# EC119: Mathematical Analysis

### Principal Aims

To give students a more rigorous understanding of the mathematics of real-valued functions. Students will acquire an understanding of basic properties of the field of real numbers, concepts of infinity, limits of functions and methods for calculating them, continuity, differentiation, integration, Taylor series, and differential equations.

### Principal Learning Outcomes

By the end of the module the student should be able to demonstrate an understanding of basic properties of real and complex numbers, functions, and finite and infinite sets; demonstrate an understanding of basic topics in the analysis of real-valued functions, including limits, continuity, differentiation, Taylor-MacLaurin series, and integration; understand formal mathematical definitions and theorems, and apply them to prove statements about real-valued functions.

### Syllabus

The module will typically cover the following topics:

Set theory (notation, basic concepts), Real numbers (basic properties, interval notation), Complex numbers (basic definitions, Cartesian form, polar form, roots of unity, the Fundamental Theorem of Algebra), Functions (injectivity, surjectivity, composition), Counting (cardinality of finite and infinite sets, countability of the rational numbers, uncountability of the real numbers), Limits (basic definitions, the Sandwich Rule, boundedness), Continuity (basic definitions, the Intermediate Value Theorem, numerical methods for solving equations), Differentiation (basic definitions and properties, Rolle’s Theorem, the Mean Value Theorem), L’Hopital’s Rule (techniques and applications), Taylor’s Theorem (generalisation of the Mean Value Theorem, polynomial approximations to functions, convergence criteria), Integration (basic properties, the Newton-Leibniz definition, the Riemann definition, the Fundamental Theorem of Calculus, integration by parts, calculation of improper integrals), Differential equations (first-order separable equations, first- and second-order linear equations)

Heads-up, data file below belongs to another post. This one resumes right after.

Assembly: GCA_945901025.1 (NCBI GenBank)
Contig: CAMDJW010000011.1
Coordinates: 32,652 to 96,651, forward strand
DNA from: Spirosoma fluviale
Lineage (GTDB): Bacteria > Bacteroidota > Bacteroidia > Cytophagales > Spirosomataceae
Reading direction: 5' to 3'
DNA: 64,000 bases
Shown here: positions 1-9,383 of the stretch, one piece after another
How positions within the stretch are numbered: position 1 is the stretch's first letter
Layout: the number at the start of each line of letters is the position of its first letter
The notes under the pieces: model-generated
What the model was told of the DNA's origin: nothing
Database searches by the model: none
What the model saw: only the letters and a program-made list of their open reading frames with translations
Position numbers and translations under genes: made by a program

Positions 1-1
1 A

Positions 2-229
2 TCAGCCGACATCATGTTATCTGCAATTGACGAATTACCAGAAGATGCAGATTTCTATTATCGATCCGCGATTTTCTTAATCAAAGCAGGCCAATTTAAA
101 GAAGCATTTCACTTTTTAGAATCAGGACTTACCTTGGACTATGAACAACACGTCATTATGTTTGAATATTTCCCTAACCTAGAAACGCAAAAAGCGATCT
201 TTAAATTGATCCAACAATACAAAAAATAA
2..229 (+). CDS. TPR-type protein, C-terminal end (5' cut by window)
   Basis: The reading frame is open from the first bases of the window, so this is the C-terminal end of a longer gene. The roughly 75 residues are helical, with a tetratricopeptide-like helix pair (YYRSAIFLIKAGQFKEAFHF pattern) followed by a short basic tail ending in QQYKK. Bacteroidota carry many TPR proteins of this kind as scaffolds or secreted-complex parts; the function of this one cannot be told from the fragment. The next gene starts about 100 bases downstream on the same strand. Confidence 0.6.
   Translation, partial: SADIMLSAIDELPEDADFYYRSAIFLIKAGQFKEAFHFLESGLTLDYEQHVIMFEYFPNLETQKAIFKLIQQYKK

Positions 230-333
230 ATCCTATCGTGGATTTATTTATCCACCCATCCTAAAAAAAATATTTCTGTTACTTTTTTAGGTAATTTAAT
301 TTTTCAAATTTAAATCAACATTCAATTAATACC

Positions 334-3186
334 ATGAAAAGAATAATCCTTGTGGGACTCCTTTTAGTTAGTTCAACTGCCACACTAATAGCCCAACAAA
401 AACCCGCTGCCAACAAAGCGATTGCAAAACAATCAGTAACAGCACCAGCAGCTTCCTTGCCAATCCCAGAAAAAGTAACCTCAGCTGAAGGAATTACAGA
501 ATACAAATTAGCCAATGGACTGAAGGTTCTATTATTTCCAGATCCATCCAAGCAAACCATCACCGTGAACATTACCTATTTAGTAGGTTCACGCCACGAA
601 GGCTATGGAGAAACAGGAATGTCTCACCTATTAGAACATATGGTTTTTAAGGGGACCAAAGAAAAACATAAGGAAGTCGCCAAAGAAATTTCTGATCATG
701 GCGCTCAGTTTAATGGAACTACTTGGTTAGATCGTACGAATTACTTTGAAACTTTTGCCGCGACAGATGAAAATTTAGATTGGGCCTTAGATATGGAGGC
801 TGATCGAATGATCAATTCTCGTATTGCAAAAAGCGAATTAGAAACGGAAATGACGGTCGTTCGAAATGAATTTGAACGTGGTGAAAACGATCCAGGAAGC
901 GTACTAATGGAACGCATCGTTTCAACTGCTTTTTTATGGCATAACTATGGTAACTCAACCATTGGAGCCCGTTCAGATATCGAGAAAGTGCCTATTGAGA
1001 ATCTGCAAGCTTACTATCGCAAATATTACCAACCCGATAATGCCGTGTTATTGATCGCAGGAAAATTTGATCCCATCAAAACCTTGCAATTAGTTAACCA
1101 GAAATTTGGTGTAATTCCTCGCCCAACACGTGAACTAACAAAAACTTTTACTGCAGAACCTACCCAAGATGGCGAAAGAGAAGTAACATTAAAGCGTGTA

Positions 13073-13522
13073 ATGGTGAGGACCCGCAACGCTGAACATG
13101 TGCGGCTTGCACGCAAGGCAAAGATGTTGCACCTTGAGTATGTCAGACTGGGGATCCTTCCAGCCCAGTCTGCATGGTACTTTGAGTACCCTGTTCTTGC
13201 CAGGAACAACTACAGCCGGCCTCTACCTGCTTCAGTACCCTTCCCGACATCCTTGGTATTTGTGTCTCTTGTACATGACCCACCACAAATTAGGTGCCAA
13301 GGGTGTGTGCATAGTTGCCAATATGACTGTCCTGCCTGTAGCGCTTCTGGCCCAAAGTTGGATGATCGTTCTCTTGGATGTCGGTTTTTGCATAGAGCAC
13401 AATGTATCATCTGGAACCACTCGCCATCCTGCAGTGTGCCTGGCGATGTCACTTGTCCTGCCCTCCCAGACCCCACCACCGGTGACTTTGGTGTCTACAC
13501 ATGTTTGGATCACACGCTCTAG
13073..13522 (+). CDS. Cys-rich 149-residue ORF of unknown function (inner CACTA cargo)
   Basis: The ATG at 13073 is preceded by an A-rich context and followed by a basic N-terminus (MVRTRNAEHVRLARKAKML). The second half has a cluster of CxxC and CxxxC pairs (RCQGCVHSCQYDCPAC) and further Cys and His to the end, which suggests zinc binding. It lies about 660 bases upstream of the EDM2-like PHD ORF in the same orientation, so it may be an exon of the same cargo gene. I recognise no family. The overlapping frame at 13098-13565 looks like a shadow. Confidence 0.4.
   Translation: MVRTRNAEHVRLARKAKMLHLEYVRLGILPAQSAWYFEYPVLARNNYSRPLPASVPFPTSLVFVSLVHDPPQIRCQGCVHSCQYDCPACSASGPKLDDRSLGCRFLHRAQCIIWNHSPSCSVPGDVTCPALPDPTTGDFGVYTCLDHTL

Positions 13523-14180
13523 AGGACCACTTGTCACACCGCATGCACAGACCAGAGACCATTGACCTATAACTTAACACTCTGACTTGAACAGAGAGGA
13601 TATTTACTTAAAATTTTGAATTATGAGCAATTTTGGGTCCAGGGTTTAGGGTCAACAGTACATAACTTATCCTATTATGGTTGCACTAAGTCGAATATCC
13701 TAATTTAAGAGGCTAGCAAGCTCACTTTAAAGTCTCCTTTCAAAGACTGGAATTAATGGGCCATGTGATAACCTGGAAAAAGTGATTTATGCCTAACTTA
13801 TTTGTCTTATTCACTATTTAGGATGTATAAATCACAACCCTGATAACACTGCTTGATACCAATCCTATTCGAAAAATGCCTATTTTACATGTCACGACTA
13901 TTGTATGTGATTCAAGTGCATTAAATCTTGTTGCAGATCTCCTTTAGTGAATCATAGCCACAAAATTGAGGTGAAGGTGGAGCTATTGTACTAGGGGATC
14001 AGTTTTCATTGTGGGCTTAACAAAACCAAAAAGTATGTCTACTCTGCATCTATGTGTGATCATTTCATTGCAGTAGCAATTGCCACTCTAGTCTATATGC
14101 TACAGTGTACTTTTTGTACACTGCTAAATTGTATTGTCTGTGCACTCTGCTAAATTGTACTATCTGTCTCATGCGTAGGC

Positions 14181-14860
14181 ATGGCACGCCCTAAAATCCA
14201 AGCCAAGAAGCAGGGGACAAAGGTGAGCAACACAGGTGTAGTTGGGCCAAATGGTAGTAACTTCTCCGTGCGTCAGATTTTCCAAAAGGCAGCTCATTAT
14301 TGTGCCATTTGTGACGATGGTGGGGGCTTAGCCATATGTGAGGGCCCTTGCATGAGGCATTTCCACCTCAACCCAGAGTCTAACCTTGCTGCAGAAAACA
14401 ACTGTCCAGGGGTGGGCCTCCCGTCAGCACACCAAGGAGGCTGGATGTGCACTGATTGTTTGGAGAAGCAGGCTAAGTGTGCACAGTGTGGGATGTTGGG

### Context

- Pre or Co-requisites
- A-level Mathematics
- Part-year Availability for Visiting Students
- Available in the Autumn term only (5 x problem sets - 6 CATS)

### Assessment

- Assessment Method
- Coursework (20%) + 2 hour exam (80%)
- Coursework Details
- Five problem sets (worth 4% each)
- Exam Timing
- May/June

### Exam Rubric

Time Allowed: 2 Hours.

Answer THREE questions. Each question is worth 25 marks.

Approved pocket calculators are allowed.

A formula sheet is provided at the end of the exam paper

Read carefully the instructions on the answer book provided and make sure that the particulars required are entered on each answer book. If you answer more questions than are required and do not indicate which answers should be ignored, we will mark the requisite number of answers in the order in which they appear in the answer book(s): answers beyond that number will not be considered.

Previous exam papers can be found in the University’s past papers archive. Please note that previous exam papers may not have operated under the same exam rubric or assessment weightings as those for the current academic year. The content of past papers may also be different.